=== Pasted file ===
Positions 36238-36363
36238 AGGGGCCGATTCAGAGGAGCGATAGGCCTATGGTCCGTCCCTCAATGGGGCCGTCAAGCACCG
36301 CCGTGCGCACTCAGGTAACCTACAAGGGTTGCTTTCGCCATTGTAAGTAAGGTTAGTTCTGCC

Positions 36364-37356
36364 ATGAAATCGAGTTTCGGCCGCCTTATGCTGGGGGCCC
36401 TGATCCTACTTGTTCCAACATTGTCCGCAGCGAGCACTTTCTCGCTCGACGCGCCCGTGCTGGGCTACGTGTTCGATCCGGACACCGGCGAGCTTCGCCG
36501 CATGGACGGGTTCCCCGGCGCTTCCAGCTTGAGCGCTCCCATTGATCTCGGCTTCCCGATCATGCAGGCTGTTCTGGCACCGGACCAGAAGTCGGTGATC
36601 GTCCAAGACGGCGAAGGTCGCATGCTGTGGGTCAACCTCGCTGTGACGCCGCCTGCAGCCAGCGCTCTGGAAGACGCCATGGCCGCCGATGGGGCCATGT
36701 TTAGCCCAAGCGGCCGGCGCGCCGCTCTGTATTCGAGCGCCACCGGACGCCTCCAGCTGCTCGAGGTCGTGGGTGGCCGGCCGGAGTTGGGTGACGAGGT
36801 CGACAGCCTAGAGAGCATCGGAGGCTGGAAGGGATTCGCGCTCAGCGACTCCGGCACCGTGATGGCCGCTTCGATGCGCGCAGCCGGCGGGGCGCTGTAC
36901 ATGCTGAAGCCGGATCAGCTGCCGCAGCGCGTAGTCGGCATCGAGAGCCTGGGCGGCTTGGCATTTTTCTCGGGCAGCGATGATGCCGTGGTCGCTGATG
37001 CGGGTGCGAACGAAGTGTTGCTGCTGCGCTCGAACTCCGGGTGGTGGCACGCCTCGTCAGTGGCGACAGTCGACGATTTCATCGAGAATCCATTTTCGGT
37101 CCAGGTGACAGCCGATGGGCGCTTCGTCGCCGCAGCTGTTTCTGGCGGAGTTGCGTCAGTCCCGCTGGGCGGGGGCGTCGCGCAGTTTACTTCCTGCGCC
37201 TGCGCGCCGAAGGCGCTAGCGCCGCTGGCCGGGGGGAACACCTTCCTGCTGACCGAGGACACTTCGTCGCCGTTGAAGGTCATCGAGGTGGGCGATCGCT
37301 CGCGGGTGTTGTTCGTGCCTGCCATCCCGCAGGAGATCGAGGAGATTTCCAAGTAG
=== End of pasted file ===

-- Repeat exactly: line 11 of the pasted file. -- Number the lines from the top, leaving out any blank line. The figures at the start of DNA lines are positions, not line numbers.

36901 ATGCTGAAGCCGGATCAGCTGCCGCAGCGCGTAGTCGGCATCGAGAGCCTGGGCGGCTTGGCATTTTTCTCGGGCAGCGATGATGCCGTGGTCGCTGATG